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11 hours ago, Playoff Beered said:

Gaddaar is a song that's aimed at a complete separation of religion and politics across the world. Everyone deserves equal rights and equal treatment at the hands of their governments no matter who and how they worship. We've seen the use of religious and divisive politics globally in recent years and it needs to be spoken about.



You should listen to NOFX.

They have been writing and performing songs about this subject for close to 40 years.







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On this day in rock history:


August 12, 1968:  Jimmy Page, Robert Plant, John Paul Jones and John Bonham played together for the first time when they rehearsed at a studio in Gerrard Street in London's West End. The first song they played was a version of 'The Train Kept A-Rollin.' They also played 'Smokestack Lightning' and a version of 'I'm Confused' (soon to become 'Dazed And Confused'). The first live dates they played were as The Yardbirds, and it was not until the following month when they started to use the name Led Zeppelin.





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Another music giant is gone- he was a quiet giant, but a giant none the less


Bill Pitman, a guitarist and bassist in the legendary Wrecking Crew of Los Angeles session musicians, has died at the age of 102.

The New York Times confirmed Pitman died Thursday at his home in La Quinta, California. While no cause of death was revealed, the musician recently fractured his spine in a fall, and spent the last month of his life recovering from that accident.

As a member of the elite Wrecking Crew, Pitman was deployed on albums by artists like Sam Cooke, Nancy Sinatra, the Monkees, James Brown, and the Beach Boys. For the latter, Pitman played on Today! and Summer Days (And Summer Nights!); for Pet Sounds, Pitman contributed the acoustic guitar on that classic LP’s opener “Wouldn’t It Be Nice.”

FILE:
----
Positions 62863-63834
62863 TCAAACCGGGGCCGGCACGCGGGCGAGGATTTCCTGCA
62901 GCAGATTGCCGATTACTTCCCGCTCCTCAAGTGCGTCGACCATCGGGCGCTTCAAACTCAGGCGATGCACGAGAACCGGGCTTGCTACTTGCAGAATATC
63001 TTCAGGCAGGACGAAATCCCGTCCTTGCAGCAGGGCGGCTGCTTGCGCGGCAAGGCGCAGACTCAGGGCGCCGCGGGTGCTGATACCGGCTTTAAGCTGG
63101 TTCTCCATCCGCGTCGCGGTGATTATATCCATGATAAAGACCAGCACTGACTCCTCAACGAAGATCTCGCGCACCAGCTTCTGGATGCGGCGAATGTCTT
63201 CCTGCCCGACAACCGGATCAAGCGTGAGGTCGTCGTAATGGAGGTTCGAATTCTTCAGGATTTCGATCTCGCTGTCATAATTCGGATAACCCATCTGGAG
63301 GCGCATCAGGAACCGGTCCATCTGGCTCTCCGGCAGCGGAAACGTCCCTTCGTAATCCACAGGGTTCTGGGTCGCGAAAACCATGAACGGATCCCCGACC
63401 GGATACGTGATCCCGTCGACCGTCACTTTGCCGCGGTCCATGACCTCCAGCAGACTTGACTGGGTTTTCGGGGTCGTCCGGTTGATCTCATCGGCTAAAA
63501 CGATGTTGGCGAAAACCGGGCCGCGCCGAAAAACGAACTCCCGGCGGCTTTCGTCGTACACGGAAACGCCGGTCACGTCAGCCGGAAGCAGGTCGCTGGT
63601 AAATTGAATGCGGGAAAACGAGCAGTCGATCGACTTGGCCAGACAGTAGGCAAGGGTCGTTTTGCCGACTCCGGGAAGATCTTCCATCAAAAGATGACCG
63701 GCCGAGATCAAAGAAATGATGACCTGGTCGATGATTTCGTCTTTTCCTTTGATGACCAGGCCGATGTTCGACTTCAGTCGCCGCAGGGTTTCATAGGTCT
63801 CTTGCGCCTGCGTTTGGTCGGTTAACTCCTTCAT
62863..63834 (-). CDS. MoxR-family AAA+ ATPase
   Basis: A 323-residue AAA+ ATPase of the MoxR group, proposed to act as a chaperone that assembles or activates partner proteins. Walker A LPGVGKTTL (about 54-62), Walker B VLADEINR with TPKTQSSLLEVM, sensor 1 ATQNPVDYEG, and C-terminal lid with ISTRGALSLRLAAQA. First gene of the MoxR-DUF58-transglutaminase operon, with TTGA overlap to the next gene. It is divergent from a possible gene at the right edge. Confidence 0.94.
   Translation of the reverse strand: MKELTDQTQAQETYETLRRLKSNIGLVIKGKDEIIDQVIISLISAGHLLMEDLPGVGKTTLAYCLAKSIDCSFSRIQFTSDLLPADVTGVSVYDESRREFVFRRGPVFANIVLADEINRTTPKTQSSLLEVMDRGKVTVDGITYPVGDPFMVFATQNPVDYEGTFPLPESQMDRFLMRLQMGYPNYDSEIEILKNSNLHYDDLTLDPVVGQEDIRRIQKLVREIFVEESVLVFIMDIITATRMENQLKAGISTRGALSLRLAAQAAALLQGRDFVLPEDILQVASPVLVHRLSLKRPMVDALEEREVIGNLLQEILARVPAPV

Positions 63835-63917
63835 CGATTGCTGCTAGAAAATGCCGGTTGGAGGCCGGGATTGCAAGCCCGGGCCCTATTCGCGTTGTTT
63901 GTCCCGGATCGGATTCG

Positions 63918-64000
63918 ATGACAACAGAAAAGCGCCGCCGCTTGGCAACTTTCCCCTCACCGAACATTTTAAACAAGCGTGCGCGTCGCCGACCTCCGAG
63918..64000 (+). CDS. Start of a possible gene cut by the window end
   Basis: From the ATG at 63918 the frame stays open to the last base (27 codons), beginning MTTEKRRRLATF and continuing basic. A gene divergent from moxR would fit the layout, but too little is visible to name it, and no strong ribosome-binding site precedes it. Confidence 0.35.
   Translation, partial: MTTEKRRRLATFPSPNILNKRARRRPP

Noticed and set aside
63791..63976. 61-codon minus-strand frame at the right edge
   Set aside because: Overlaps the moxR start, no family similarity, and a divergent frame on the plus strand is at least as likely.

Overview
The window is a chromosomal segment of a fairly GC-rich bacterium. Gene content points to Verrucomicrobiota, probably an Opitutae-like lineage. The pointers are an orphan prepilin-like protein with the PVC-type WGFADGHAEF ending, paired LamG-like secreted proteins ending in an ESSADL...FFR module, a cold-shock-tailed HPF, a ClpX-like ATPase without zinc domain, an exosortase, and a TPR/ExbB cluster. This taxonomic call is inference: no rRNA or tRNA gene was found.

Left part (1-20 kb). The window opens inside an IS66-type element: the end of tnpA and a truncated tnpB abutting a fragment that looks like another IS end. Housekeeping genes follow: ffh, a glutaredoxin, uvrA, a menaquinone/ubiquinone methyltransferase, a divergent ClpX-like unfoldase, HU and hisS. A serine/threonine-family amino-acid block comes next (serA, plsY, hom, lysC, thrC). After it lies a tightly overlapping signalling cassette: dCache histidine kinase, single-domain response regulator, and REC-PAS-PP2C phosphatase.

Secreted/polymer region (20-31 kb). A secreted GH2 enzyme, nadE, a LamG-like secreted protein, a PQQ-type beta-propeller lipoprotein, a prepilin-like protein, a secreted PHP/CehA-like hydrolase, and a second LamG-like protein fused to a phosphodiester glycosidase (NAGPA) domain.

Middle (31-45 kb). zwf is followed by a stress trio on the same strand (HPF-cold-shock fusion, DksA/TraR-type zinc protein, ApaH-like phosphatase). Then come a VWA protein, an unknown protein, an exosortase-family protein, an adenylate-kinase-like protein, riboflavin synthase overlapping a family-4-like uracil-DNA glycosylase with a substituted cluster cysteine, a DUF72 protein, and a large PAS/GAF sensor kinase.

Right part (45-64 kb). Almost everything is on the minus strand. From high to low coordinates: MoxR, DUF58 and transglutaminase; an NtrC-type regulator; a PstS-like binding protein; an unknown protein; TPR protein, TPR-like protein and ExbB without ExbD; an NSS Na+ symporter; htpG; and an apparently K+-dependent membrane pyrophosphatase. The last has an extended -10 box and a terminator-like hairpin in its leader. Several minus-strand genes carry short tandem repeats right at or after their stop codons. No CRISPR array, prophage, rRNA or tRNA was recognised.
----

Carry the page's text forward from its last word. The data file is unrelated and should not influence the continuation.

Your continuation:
, Pitman is credited with playing the ukulele on B.J. Thomas’ Oscar-winning 1969 single “Raindrops Keep Fallin’ on My Head.”



n 2009, Pitman appeared in a documentary about the Wrecking Crew. “During one year, Pitman logged an astonishing 425 recording sessions, many of which resulted in multiple sides,” a Facebook page connected to the film stated in 2016. “Despite his contributions to chart-topping records by the Mamas & the Papas, the Everly Brothers, and Jan & Dean, Pitman found the rock music he was asked to play unmemorable; expressing genuine surprise when some of the tunes became wildly successful. Producers jokingly claimed that if Pitman thought a record was terrible, then they probably had a hit on their hands.”

 According to the New York Times, Pitman’s work — both as a musician and composer — could be heard on TV series like Green Acres, Star Trek and the Sonny and Cher Comedy Hour, as well as in movies like Fast Times at Ridgemont High, Dirty Dancing and Goodfellas.

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